Antiviral medicines for genital herpes
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Acyclovir, famciclovir, and valacyclovir are antiviral medicines used to treat genital herpes. All are effective, but because valacyclovir and famciclovir are absorbed better by the stomach, they can be taken less often than acyclovir. Antiviral medicines are usually taken by mouth (orally), but they are sometimes given intravenously (IV) in severe genital herpes outbreaks or herpes in newborns.
The topical form of acyclovir (Zovirax ointment) offers little benefit in the treatment of genital herpes and is not recommended.
Why It Is Used
Antiviral medicines may be given to:
- People who are having a primary outbreak of genital herpes.
- People who have frequent (about 6 or more a year) recurrent outbreaks of genital herpes.
- People who want to decrease the length and severity of their recurrent outbreaks.
- People who want to decrease the possibility of unintentionally transmitting the virus. Genital herpes is more likely to be transmitted during the first year of infection, even though a person may not have symptoms of a genital herpes outbreak.
- Pregnant women who are having a primary outbreak of genital herpes.
- Women in the last 4 weeks of their pregnancy who are having frequent recurrent outbreaks.
- People who have impaired immune systems and recurrent outbreaks.
How Well It Works
Antiviral medicines may significantly reduce the severity of an outbreak of genital herpes and decrease the time it takes an outbreak to heal. The medicine also decreases the number of days of painful symptoms. And for some people, this medicine decreases the number of days you can spread the virus.1
The amount and how often you take antivirals depends on the specific antiviral and whether you are taking them for a primary outbreak, recurrent outbreak, or for suppressive therapy.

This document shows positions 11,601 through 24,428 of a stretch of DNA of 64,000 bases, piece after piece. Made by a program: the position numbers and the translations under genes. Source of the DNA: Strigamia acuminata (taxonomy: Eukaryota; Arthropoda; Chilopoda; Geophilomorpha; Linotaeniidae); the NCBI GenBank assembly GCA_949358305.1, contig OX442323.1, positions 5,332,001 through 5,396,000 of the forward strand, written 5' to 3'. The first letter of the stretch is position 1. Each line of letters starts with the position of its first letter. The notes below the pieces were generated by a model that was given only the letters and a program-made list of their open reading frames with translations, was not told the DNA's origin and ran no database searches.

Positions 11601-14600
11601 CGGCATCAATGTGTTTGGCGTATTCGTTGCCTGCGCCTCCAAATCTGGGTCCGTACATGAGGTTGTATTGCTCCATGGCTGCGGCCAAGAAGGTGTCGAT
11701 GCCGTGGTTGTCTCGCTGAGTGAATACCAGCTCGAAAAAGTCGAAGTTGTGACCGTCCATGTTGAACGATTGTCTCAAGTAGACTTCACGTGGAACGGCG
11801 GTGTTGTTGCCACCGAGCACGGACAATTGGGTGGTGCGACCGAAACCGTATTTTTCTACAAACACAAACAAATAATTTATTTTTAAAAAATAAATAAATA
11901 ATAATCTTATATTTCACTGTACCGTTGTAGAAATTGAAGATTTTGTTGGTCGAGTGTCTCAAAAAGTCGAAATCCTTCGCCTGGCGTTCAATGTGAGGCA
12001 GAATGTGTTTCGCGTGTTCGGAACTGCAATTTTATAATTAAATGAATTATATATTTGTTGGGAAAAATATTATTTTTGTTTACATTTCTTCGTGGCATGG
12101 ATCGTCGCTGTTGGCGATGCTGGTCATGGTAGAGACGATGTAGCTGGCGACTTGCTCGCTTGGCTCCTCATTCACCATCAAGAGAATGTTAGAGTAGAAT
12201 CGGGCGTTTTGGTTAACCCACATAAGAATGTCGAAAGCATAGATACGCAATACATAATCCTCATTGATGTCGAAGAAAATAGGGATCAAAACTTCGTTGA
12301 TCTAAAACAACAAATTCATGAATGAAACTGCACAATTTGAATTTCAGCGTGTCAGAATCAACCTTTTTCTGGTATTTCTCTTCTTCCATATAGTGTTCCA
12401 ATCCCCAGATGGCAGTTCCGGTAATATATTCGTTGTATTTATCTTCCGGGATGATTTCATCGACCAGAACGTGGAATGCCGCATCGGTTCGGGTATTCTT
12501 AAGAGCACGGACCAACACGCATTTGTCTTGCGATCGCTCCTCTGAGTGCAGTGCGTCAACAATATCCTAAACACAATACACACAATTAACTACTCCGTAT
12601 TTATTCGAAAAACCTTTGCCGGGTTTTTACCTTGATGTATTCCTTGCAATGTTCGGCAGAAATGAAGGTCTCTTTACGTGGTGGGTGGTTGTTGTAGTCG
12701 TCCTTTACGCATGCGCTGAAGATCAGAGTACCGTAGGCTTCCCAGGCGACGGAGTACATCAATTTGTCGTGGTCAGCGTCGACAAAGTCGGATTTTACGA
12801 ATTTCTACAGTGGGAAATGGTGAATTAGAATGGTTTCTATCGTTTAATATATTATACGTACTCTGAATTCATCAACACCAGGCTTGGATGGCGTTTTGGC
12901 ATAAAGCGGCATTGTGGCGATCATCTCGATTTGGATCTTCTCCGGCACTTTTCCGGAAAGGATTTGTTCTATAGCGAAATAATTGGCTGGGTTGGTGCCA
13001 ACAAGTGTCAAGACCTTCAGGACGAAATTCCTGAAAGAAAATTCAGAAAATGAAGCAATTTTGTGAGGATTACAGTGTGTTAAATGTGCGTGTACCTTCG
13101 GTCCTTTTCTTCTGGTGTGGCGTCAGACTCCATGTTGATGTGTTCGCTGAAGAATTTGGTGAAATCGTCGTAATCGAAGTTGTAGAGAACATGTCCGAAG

Antiviral medicine is most effective if it is taken when you first notice the prodromal symptoms (tingling and pain) of a recurrent genital herpes outbreak and if it is taken for the next 5 to 7 days or until symptoms go away.
Some people with frequent recurrent outbreaks (more than 6 recurrences a year) take antiviral medicine every day (suppressive therapy) to help reduce the frequency and duration of recurrent outbreaks. Antiviral medicine can reduce the number of outbreaks by 70% to 80%.2
Research shows that acyclovir has been safely used long-term for as long as 6 years and valacyclovir or famciclovir for 1 year.2
Research shows that an HSV-infected person in a heterosexual, single-partner (monogamous) relationship who takes valacyclovir daily in the doses used for suppressive therapy to prevent recurrent outbreaks reduces the risk of infecting his or her partner.3 Other antiviral medicines may also reduce transmission but further study is needed.
Treatment during pregnancy
The CDC has published guidelines about the use of antiviral medicines in pregnancy.2
- Oral acyclovir may be given to pregnant women for a primary HSV infection or for severe recurrent outbreaks.
- Oral acyclovir may be given to pregnant women at any time during the pregnancy, including the first trimester.
- Acyclovir may be given intravenously (IV) to pregnant women with severe HSV infection.